The Role of Automatic Stabilizers in the U.S. Business Cycle

Alisdair McKay and Ricardo Reis have a new paper on automatic stabilizers with some interesting results on heterogeneous effects for different income groups.

ABSTRACT: Most countries have automatic rules in their tax-and-transfer systems that are partly intended to stabilize economic fluctuations. This paper measures how effective they are. We put forward a model that merges the standard incomplete-markets model of consumption and inequality with the new Keynesian model of nominal rigidities and business cycles, and that includes most of the main potential stabilizers in the U.S. data, as well as the theoretical channels by which they may work. We find that the conventional argument that stabilizing disposable income will stabilize aggregate demand plays a negligible role on the effectiveness of the stabilizers, whereas tax-and-transfer programs that affect inequality and social insurance can have a large effect on aggregate volatility. However, as currently designed, the set of stabilizers in place in the United States has barely had any effect on volatility. According to our model, expanding safety-net programs, like food stamps, has the largest potential to enhance the effectiveness of the stabilizers.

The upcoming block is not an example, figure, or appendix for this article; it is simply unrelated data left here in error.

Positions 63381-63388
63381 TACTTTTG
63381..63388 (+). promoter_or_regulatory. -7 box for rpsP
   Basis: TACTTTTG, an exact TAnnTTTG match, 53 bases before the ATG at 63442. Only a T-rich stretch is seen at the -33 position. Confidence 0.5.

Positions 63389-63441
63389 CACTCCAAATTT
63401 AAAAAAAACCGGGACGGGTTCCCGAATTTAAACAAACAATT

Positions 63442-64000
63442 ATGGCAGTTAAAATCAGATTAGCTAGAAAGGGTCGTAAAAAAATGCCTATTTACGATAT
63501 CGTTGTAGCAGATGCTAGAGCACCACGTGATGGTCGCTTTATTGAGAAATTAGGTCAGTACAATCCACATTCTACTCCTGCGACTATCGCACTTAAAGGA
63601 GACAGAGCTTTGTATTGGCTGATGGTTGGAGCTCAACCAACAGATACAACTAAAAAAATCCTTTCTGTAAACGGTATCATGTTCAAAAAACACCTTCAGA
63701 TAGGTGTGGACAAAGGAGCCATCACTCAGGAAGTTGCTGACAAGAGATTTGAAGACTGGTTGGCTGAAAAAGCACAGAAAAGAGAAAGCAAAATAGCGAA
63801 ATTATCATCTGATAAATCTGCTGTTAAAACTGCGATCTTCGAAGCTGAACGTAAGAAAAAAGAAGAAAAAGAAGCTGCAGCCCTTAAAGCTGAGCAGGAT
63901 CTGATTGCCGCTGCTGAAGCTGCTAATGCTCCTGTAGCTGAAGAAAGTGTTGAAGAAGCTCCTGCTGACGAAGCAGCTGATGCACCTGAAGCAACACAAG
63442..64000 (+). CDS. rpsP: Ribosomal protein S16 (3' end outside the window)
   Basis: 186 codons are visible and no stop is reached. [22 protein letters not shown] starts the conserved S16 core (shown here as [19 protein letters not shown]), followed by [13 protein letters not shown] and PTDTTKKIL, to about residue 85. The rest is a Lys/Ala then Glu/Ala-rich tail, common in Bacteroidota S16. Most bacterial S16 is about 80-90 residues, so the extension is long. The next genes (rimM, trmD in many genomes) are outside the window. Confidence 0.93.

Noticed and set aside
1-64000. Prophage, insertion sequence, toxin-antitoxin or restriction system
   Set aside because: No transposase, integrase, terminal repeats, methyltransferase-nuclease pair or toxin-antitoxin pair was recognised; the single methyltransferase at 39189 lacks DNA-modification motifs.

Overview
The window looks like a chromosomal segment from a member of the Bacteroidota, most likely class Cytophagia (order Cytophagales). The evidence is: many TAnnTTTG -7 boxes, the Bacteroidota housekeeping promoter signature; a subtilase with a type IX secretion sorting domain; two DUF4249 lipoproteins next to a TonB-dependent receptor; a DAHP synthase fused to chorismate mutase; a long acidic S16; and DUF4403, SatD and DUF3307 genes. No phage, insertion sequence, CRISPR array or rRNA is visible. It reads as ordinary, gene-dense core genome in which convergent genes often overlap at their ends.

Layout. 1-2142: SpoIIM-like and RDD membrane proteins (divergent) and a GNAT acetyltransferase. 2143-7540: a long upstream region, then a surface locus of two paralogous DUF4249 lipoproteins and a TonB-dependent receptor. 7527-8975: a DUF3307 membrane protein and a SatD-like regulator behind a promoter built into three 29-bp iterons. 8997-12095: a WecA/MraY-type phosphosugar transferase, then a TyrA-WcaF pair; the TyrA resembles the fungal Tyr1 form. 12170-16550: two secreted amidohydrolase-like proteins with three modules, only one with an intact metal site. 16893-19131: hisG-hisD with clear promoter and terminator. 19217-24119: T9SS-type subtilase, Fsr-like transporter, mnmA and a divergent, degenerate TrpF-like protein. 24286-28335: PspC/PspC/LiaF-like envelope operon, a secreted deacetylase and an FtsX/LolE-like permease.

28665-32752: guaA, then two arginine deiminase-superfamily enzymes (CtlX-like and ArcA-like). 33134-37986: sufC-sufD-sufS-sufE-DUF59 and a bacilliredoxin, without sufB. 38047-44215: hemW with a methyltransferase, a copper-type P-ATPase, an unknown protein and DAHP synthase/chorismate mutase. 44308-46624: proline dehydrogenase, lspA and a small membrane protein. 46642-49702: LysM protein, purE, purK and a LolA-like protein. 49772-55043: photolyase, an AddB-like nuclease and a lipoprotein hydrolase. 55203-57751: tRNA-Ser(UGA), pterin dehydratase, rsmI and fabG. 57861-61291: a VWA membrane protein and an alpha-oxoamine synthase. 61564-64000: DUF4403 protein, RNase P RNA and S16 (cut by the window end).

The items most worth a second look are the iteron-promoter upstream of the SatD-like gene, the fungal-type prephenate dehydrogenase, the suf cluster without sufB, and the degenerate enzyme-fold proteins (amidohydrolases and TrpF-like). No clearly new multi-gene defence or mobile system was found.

Advertisements

About ozidar

I'm an Assistant Professor of Economics at the University of Chicago Booth School of Business and a Faculty Research Fellow at National Bureau of Economic Research. You can follow me on twitter @omzidar. http://faculty.chicagobooth.edu/owen.zidar/index.html
This entry was posted in Uncategorized and tagged , , , , . Bookmark the permalink.

Leave a Reply

Fill in your details below or click an icon to log in:

WordPress.com Logo

You are commenting using your WordPress.com account. Log Out / Change )

Twitter picture

You are commenting using your Twitter account. Log Out / Change )

Facebook photo

You are commenting using your Facebook account. Log Out / Change )

Google+ photo

You are commenting using your Google+ account. Log Out / Change )

Connecting to %s